In addition to creating an intimate relationship between the customer and a global enterprise brand, loyalty programs should also give members a sense of community. Travel rewards programs are a prime example, as members often compare experiences, share hotel recommendations, or chat about different ways to get the most out of their favorite loyalty programs.
Royal Caribbean’s Crown & Anchor Society program offers high value members access to exclusive concierge lounges across various ships to further create a sense of community at sea. The Coach Insider loyalty program provides members with Insider events so they too can feel like part of a community in addition to perks such as free customization, personalized offers, and gifts with purchase. Discover more on how their parent company Tapestry personalizes their digital experiences with Generative AI. This sense of community around an enterprise brand makes some of the world’s biggest brands feel like a pillar of a local community rather than a global monolith.
Enterprise brands should aspire to create loyalty programs that feel like a small and intimate community despite their massive global scale. The best enterprise loyalty programs have such a strong sense of community that members are excited to recommend them to friends and family without any incentive other than the personal affinity they feel for the brand community.
Of course, it is a loyalty program best practice to incentivize members to refer friends. Find out how top brands like Dropbox, Uber, and Airbnb built impactful refer-a-friend incentive programs.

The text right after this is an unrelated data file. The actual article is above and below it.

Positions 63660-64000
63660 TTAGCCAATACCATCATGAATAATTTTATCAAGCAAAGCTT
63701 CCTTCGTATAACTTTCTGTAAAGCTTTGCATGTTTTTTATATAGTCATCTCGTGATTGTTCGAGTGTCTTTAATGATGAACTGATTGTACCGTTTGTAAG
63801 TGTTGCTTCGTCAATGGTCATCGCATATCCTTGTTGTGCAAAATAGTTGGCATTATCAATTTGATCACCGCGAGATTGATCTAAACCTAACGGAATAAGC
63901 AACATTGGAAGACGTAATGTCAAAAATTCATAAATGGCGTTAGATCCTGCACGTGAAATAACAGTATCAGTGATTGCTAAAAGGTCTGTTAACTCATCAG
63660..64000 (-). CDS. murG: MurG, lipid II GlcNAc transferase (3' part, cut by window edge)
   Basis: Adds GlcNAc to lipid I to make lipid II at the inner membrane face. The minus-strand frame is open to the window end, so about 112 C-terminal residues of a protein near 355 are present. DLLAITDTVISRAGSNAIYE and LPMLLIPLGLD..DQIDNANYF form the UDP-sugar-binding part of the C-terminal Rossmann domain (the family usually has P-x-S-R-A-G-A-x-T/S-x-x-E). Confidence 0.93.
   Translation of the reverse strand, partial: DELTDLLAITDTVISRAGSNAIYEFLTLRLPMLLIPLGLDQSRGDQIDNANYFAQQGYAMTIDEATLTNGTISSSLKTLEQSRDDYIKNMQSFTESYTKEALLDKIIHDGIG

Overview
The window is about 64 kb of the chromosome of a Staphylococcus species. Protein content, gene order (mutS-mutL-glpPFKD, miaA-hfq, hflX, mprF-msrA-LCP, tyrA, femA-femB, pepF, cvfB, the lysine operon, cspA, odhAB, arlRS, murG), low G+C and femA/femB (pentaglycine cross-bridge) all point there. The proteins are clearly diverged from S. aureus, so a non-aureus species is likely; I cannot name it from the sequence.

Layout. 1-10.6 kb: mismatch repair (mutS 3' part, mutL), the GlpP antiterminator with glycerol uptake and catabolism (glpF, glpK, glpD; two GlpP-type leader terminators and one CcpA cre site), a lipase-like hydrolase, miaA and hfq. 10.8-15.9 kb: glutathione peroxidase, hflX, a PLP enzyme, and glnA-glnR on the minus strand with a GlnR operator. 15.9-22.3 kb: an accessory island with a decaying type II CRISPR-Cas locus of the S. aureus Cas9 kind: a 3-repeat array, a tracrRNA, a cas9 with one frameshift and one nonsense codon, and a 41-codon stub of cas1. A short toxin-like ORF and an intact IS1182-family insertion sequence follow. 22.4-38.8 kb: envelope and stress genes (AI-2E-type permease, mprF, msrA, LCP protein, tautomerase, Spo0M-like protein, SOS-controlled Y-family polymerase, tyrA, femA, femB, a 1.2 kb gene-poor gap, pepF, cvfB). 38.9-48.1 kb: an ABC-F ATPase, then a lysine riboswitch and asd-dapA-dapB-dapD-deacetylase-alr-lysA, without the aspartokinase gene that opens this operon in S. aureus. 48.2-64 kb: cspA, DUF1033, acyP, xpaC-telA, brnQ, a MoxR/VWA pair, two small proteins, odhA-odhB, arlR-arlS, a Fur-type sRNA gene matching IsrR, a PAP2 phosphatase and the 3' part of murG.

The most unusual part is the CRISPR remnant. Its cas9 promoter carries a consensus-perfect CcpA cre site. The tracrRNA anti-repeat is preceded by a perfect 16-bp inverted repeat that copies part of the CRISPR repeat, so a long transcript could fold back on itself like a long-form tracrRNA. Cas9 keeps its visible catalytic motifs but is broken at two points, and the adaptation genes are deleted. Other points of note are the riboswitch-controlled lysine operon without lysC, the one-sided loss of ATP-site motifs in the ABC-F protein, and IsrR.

6. Excitement and Anticipation
Participating in a loyalty program shouldn’t feel like an obligation. Loyalty members should be excited to earn and redeem rewards. Brands often use gamification within their loyalty programs to fuel excitement. Starbucks Rewards, for example, promotes gamification as members earn “stars” with each purchase. But, there are so many other ways to surprise and delight your loyalty members through random rewards, early access to a VIP sale, or an unexpected upgrade. For loyalty members, it should always feel like something exciting is just around the corner.
The Power of Loyalty Programs
To a loyal customer, their Hilton Honors number doesn’t feel like just a number. It’s a personal connection to their favorite hotels and resorts, a lifeline to their next family vacation, and the key to added travel perks. The Hilton in-app experience feels personalized and motivates members to stay at a Hilton property over other options because they could earn a free night. After receiving a deep discount on a wonderful family vacation thanks to all the points they earned, members may even recommend the program to a friend.
For a global travel and hospitality company with 7,165 properties worldwide and 19 hotel brands across 123 countries and territories to have such a personalized relationship with a single customer is outstanding. This is what every enterprise loyalty program best practices should achieve—a one to one relationship with millions of customers at scale.
Ready to take your loyalty program to the next level? Talk to Persado about how our Motivation AI – a specialized Generative AI for the enterprise built on 1.5 billion customer interactions – can help you personalize your customer experience with messaging that motivates customers to engage and act.